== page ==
Professor Paul Bacsich was our first keynote speaker at this year's  Distance Education Association New Zealand (DAENZ) conference in Wellington. Professor Bacsich, from the University of Canterbury, provided a grand overview of the state of eLearning on a global perspective, providing a brief critique and some suggestions about how to move beyond the current landscape: the 'Multeversity'.
The Multeversity (then called "Multiversity") started off life as an analytic container to bring together a lot of my work on virtual universities, colleges and schools over the last four years, but as I got into a number of related projects (OER, retention, funding, VLEs, etc) my former worries about the long-term health of the university sector began to surface again. I see the Multeversity as a university for the 21st century which will be both better and cheaper than the current models (both distance and campus).
It should make best use of distance learning, web 3.0 technology and open educational resources to reduce the system cost (to government and student) of gaining a degree, while maintaining or even improving the quality (measured by international benchmarking where feasible) by appropriate (not obsessional) use of learner analytics including to increase the personalisation by data-driven AI. Fostering of social skills and the 21st century skills relevant to employers and citizens should not be neglected.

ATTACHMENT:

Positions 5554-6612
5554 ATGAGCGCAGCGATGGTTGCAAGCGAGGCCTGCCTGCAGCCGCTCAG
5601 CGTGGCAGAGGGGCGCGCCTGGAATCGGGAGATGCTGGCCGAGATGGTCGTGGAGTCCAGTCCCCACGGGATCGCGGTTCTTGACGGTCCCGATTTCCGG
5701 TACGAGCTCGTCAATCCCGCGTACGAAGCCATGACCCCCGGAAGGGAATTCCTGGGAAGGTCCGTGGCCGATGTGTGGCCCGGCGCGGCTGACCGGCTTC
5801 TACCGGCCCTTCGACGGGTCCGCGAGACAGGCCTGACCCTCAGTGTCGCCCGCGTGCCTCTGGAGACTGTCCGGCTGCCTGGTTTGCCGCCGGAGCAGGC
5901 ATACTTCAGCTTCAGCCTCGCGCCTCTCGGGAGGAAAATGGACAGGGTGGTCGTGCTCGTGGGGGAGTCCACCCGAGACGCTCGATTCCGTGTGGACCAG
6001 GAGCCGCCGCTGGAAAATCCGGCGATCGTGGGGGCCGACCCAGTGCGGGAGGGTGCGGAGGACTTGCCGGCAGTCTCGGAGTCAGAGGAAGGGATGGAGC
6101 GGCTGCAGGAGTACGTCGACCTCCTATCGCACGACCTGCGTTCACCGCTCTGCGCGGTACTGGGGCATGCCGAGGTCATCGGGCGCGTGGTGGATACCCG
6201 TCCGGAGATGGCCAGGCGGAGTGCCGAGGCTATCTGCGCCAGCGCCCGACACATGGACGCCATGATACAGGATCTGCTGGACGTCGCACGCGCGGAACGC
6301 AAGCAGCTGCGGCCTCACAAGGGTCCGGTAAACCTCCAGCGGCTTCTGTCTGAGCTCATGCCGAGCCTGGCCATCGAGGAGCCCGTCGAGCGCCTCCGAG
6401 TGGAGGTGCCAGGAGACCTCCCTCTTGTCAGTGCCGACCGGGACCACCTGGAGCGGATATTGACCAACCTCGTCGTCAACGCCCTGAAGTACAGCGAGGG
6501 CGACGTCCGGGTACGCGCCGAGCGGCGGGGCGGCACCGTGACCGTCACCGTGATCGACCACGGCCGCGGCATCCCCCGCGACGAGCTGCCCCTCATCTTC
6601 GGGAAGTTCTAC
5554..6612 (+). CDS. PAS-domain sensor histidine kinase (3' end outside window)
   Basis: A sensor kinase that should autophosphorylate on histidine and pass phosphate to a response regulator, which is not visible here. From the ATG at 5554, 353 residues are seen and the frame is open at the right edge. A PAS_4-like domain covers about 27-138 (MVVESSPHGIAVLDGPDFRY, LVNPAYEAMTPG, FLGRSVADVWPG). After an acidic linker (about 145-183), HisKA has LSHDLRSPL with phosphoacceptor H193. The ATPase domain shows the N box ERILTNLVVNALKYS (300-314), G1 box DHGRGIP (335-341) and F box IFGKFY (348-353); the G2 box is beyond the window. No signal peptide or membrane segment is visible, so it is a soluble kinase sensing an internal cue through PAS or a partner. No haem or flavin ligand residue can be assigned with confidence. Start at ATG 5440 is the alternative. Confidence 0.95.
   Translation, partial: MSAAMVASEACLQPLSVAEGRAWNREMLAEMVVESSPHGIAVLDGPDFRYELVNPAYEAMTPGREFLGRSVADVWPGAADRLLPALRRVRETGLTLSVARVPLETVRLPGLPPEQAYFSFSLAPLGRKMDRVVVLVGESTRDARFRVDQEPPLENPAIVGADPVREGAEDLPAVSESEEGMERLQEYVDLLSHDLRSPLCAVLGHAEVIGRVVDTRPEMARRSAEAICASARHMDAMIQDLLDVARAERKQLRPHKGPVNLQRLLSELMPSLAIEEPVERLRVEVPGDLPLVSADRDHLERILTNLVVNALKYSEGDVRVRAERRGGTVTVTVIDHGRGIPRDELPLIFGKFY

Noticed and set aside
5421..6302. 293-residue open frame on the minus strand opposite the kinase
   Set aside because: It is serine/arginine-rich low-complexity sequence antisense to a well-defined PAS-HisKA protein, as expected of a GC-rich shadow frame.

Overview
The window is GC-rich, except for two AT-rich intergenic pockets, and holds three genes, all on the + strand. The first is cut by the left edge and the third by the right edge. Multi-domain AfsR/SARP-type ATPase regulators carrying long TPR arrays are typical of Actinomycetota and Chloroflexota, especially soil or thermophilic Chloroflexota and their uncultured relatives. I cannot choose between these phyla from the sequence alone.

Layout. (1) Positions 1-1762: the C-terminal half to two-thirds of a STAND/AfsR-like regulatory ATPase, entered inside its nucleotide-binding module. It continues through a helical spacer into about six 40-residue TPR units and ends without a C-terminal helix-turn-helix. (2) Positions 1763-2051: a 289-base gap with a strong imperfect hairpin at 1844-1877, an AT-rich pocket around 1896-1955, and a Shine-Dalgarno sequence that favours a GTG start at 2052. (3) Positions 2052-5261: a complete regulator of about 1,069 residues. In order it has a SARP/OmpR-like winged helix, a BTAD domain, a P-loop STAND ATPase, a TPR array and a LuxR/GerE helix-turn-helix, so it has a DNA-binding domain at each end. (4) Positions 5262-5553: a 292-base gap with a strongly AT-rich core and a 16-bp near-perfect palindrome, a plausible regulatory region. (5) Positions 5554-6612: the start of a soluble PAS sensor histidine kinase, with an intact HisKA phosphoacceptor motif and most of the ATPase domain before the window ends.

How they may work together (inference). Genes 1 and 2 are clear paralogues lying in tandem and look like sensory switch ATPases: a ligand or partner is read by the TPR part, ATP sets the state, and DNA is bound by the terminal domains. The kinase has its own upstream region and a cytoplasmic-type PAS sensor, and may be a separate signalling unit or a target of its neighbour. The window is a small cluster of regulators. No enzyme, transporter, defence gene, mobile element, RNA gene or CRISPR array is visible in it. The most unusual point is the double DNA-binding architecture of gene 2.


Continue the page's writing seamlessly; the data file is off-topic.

University-level education (broadly constructed) would be the core mission of the Multeversity but we need to assess the value of including vocational and professional education (including teacher training) as well as better facilitation of the school-university transition (preparatory courses, credit recovery, fast study of missing material from school etc)
- From Professor Bacsich's blog (4th August 2012)
He notes that the lack of progress into these and other issues in eLearning is startling.
What is needed?
Where is the step-change? Prof. Bacsich suggests:
How to do it:
For more, please see 'Researching Virtual Initiatives in Education'.
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